A multivariate logistic regression analysis was conducted on women between the ages of 35 and 64. Results showed that the odds of receiving breast cancer screening were higher among rural women compared to urban women [odds ratio (OR)=1.25, 95% CI: 1.03–1.50]. However, the likelihood of breast cancer screening in eastern China was still higher compared to western China (OR=1.58, 95% CI: 1.33–1.88). Additionally, the odds of screening were three times higher among women who had received a health examination within the past three years compared to those who had not (OR=3.17, 95% CI: 2.95–3.41) (Table 2).

    In Beijing, over 40% of women aged 20 years and above and more than 60% of women aged 35–64 years underwent screening, and in economically developed eastern coastal PLADs such as Jiangsu Province, Zhejiang Province, Tianjin, and Shanghai, more than 30% of women aged 20 years and above and 40% of women aged 35–64 years underwent screening. In contrast, the Xizang (Tibet) Autonomous Region, Guizhou Province, and Hebei Province demonstrated the lowest rates of screening, all below 10%. Refer to Figure 1 for more details.

    Figure 1. 

    Provincial variations in breast cancer screening coverage in adult women in China, 2018–2019. (A) Screening rates among 20 years and above; (B) Screening rates among 35–64 years.

    • According to the findings of the China CDC, the use of breast cancer screening among adult women in China continues to be inadequate. Although there has been a slight increase in breast cancer screening rates for women aged 20 years and above, as well as for those aged 35–64 years, when compared to the statistics of 2015, the breast cancer screening coverage is still way below the standard in developed countries (7). As of 2018, more than 1,700 counties had conducted breast cancer screening programs (8). Since 2022, the scope of free screening services has been broadened to include both urban and rural women. However, this study reveals that despite the expansion of breast cancer screening programs, the proportion of women availing of screening services is still considerably low.

      Numerous factors have the potential to restrict the uptake of cancer screening in women, including but not limited to low socioeconomic status, cultural barriers, and cancer fatalism (9). Upon conducting this study, we discovered that women who underwent health examinations were significantly more likely to obtain cancer screening even when other potential restricting factors were accounted for. This outcome underscores the significance of both accessible health services and effective health education.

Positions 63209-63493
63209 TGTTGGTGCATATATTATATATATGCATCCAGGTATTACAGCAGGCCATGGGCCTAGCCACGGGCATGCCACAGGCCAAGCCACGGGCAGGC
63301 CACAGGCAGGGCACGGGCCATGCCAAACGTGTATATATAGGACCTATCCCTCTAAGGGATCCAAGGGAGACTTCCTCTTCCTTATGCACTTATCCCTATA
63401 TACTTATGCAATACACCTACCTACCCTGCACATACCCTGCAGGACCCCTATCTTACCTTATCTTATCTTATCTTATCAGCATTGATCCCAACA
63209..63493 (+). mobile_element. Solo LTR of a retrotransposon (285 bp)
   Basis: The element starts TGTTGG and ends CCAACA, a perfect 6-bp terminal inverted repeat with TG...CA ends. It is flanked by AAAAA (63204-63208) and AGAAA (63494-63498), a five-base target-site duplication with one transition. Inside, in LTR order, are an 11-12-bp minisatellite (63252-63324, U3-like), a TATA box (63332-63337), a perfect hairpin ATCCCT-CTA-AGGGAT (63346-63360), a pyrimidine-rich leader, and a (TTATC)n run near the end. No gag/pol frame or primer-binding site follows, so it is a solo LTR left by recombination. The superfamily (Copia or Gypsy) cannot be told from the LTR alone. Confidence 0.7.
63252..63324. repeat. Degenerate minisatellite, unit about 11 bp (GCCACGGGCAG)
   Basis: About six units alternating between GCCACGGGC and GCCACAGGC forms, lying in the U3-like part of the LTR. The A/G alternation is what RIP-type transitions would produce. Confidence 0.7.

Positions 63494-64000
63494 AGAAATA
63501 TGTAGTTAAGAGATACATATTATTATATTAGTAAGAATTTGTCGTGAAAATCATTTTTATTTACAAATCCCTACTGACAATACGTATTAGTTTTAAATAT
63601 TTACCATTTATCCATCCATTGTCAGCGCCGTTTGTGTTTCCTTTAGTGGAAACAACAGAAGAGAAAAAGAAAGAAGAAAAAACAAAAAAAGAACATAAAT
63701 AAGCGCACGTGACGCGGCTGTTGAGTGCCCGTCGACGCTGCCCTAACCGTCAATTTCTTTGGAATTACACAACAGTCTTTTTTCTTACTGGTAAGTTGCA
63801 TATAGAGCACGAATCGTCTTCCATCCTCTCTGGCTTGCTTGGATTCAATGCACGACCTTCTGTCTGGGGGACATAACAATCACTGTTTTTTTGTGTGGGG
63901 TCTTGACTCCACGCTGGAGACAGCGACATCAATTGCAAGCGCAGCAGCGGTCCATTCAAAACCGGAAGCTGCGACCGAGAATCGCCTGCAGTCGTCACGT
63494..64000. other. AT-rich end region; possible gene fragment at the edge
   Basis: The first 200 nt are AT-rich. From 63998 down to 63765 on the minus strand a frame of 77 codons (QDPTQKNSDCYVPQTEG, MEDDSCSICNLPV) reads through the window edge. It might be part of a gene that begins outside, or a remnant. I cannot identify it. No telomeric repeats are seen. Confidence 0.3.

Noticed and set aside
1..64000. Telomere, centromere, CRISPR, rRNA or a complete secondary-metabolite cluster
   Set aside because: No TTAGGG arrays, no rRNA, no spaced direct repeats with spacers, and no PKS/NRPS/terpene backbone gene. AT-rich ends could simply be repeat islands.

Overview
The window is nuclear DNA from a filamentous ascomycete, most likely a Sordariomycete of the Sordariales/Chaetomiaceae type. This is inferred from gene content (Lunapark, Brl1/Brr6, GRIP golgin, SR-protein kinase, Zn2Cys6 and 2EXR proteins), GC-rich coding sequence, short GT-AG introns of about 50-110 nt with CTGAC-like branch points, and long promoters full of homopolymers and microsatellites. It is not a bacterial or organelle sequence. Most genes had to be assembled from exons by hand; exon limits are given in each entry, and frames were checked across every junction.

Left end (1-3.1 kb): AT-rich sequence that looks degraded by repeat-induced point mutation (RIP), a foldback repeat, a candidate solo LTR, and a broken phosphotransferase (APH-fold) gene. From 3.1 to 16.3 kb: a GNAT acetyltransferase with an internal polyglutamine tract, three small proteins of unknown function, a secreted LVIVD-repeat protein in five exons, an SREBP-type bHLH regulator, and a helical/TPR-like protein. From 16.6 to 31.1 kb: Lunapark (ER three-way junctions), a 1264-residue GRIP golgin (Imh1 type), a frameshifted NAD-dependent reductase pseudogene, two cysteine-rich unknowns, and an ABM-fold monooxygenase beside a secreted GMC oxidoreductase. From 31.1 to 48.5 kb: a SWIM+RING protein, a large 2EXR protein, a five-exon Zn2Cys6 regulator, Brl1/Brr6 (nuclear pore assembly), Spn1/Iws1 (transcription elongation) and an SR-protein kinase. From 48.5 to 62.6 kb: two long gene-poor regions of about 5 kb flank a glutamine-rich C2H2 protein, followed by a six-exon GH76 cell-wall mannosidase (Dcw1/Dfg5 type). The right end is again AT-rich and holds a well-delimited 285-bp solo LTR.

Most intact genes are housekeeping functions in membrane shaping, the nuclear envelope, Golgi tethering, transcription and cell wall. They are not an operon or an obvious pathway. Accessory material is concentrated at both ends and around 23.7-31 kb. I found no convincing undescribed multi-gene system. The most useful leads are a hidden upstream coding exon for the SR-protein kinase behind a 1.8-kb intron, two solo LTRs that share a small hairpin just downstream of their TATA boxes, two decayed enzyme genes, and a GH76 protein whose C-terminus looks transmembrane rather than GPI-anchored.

There are two limitations to be taken into account. Initially, the self-reported screening history may have been subject to recall bias. To minimize this, the interviewers were instructed to carefully define and explain the types of breast cancer screening and assist participants in recalling the timing of their last test. Second, the CCDRFS did not collect information on the reasons for non-participation in screening.

      Based on nationally and provincially representative survey data from 2018–2019, this study provides the most current estimate of breast cancer screening coverage in China. Women aged 20 years and older had a breast cancer screening coverage of 22.3%, while women aged 35–64 years had a coverage of 30.9%. Women with lower socioeconomic status had lower screening coverage, and there were still significant disparities across PLADs. To increase the utilization of breast cancer screening, it is crucial to continue national and local policies and provide financial support for breast cancer screening services. Additionally, health education and accessibility of health services should be strengthened, particularly in targeted age groups, those with low SES, and underdeveloped PLADs, to encourage more women to participate in screening.

    • No conflicts of interest.